China and Russia blame capitalism for economic crisis

30th January 2009, Comments 0 comments

Chinese premier Wen said that the "blind pursuit of profit" has led to the worst recession since the Great Depression.

DAVOS – Chinese and Russian leaders Wen Jiabao and Vladimir Putin struck out at American capitalist excesses for sparking the economic crisis, as the Davos World Economic Forum made its gloomy start.

Chinese premier Wen said that the "blind pursuit of profit" has led to the worst recession since the Great Depression, as he opened the summit late Wednesday.

"This pyramid of expectations would have collapsed sooner or later,” Putin said. “In fact it is happening right before our eyes.”

Wen blamed "inappropriate” macroeconomic policies of some economies and "prolonged low savings and high consumption," in a barely veiled attack on the United States.

The "excessive expansion of financial institutions in blind pursuit of profit and the lack of self-discipline among financial institutions and ratings agencies" led to this crisis, Wen said. He also said the "failure" of regulators had allowed the spread of toxic derivatives.

The Chinese leader called for faster reform of international financial institutions and for a "new world order" for the economy.

The Russian prime minister followed him to the podium and said the crisis had been a "perfect storm." He also took aim at capitalist excesses.

"Although the crisis was simply hanging in the air, the majority strove to get their share of the pie, be it one dollar or one billion, and did not want to notice the rising wave," he said.

Putin insisted he would not criticize the United States, but added: "I just want to remind you that just a year ago, American delegates speaking from this rostrum emphasized the US economy's fundamental stability and its cloudless prospects."

Condoleezza Rice, when US secretary of state, gave a speech in Davos last year saying the US economy was safe.

"Today investment banks, the pride of Wall Street, have virtually ceased to exist,” said Putin. “In just 12 months they have posted losses exceeding the profits they made in the last 25 years. This example alone reflects the real situation better than any criticism. The existing financial system has failed. Substandard regulation has contributed to the crisis, failing to duly heed tremendous risks."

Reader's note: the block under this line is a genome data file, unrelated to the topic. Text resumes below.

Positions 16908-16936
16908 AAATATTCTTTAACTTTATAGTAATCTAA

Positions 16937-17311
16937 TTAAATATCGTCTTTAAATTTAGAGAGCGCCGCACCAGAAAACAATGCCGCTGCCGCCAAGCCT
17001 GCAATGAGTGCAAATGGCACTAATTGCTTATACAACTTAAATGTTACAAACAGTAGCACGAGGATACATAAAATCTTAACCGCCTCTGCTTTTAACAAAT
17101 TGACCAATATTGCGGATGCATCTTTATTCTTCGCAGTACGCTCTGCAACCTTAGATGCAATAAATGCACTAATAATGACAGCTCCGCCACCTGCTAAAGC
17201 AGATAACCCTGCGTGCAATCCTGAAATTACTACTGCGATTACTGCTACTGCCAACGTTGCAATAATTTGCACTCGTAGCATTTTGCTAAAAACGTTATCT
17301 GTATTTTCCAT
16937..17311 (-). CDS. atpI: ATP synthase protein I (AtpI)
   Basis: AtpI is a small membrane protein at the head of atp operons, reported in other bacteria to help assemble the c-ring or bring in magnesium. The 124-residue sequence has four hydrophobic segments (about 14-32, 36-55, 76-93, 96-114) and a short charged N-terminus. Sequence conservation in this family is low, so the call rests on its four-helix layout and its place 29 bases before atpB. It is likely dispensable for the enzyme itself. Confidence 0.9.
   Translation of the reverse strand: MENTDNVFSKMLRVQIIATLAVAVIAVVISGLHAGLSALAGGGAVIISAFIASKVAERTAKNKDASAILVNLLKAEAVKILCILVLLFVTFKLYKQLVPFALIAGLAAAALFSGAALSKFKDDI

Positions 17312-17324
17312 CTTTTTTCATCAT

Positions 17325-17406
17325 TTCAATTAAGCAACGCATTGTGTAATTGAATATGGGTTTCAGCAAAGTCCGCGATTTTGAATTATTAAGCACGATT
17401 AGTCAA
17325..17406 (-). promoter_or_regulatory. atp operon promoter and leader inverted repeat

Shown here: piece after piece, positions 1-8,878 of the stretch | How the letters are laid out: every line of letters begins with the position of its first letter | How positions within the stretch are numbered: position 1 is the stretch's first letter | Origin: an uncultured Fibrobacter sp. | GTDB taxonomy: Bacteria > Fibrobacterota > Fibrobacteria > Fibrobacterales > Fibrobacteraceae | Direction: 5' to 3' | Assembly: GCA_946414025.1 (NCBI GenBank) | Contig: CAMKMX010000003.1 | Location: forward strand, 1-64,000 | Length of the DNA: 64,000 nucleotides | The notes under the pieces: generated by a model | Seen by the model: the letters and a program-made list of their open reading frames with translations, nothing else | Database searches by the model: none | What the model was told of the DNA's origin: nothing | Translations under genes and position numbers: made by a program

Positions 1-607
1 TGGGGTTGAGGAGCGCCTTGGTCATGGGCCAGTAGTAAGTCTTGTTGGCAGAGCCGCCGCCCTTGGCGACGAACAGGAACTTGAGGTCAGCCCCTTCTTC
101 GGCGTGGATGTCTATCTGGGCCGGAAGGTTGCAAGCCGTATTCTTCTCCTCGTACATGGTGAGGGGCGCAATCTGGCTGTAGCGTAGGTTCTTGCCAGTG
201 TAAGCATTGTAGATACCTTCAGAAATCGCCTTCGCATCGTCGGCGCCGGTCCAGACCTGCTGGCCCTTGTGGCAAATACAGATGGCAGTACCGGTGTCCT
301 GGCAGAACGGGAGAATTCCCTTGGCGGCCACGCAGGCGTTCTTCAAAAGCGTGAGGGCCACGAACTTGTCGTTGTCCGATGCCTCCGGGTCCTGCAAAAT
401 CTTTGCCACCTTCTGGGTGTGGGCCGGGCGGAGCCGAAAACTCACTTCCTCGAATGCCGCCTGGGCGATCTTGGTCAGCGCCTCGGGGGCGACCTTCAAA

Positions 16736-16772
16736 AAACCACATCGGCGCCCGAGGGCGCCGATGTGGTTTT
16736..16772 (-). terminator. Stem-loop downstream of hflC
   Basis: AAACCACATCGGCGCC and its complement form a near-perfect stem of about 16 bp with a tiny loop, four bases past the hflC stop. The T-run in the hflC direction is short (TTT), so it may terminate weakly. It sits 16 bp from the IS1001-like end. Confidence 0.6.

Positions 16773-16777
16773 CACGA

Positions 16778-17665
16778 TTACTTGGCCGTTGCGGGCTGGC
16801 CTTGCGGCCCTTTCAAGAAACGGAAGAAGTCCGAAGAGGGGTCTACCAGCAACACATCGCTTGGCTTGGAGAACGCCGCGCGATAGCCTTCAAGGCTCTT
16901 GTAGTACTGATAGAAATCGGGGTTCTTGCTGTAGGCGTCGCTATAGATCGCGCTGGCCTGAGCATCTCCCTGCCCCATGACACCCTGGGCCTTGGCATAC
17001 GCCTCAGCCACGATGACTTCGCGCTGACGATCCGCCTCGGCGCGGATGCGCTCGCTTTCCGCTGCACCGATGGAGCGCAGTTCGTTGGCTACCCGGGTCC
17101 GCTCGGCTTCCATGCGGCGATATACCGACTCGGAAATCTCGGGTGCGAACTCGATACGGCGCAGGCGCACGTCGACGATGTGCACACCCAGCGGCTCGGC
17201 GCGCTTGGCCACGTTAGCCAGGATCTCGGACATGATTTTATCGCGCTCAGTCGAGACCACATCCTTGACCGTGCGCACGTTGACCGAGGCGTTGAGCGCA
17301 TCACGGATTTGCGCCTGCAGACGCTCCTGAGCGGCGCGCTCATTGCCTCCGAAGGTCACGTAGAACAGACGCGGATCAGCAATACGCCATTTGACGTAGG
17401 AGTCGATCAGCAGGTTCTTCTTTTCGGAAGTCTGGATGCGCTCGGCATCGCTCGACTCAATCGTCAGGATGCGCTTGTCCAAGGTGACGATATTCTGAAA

Wen said the crisis had posed "severe challenges" for China and that it needed 8.0 percent growth in 2009 to maintain social stability while the International Monetary Fund predicted 6.7 percent for this year.

Both Wen and Putin called for greater cooperation from new American President Barack Obama in international affairs. But both spoke out against protectionism and said excessive government intervention would harm recovery prospects.

US tensions with China have been raised in recent days with new US Treasury Secretary Timothy Geithner saying Obama believes China manipulates its currency to gain an edge in trade.

"In meeting the international financial crisis, it is imperative for the two countries to enhance cooperation, that is my message to the US administration," Wen said.

Germany's Chancellor Angela Merkel and the British and Japanese prime ministers, Gordon Brown and Taro Aso, were also among about 40 heads of state or government who will speak this week. Both Brown and Aso have spent hundreds of billions of dollars battling the crisis.

But with much attention on Obama's efforts to get a 825 billion dollar (621 billion euro) stimulus package through Congress and grim new IMF predictions for the world economy, the forum has been a dark affair.

There were plenty of critics among the record attendance at Davos of the measures against the crisis taken so far.

South Africa's Finance Minister Trevor Manuel said wealthy nations appeared to be adopting a "lemming-like approach, trying to get to the precipice without knowing what their money would buy."

"The crisis is getting worse," said News Corp media tycoon Rupert Murdoch. "It's going to take drastic action to turn it around, if it can be turned around quickly. Personally, I believe it will take some time."

The economic turmoil has overshadowed efforts to highlight other key issues at the conference, including climate change, conflicts around the world and poverty alleviation campaigns.

UN Secretary General Ban Ki-moon spoke about the Gaza conflict on Thursday.


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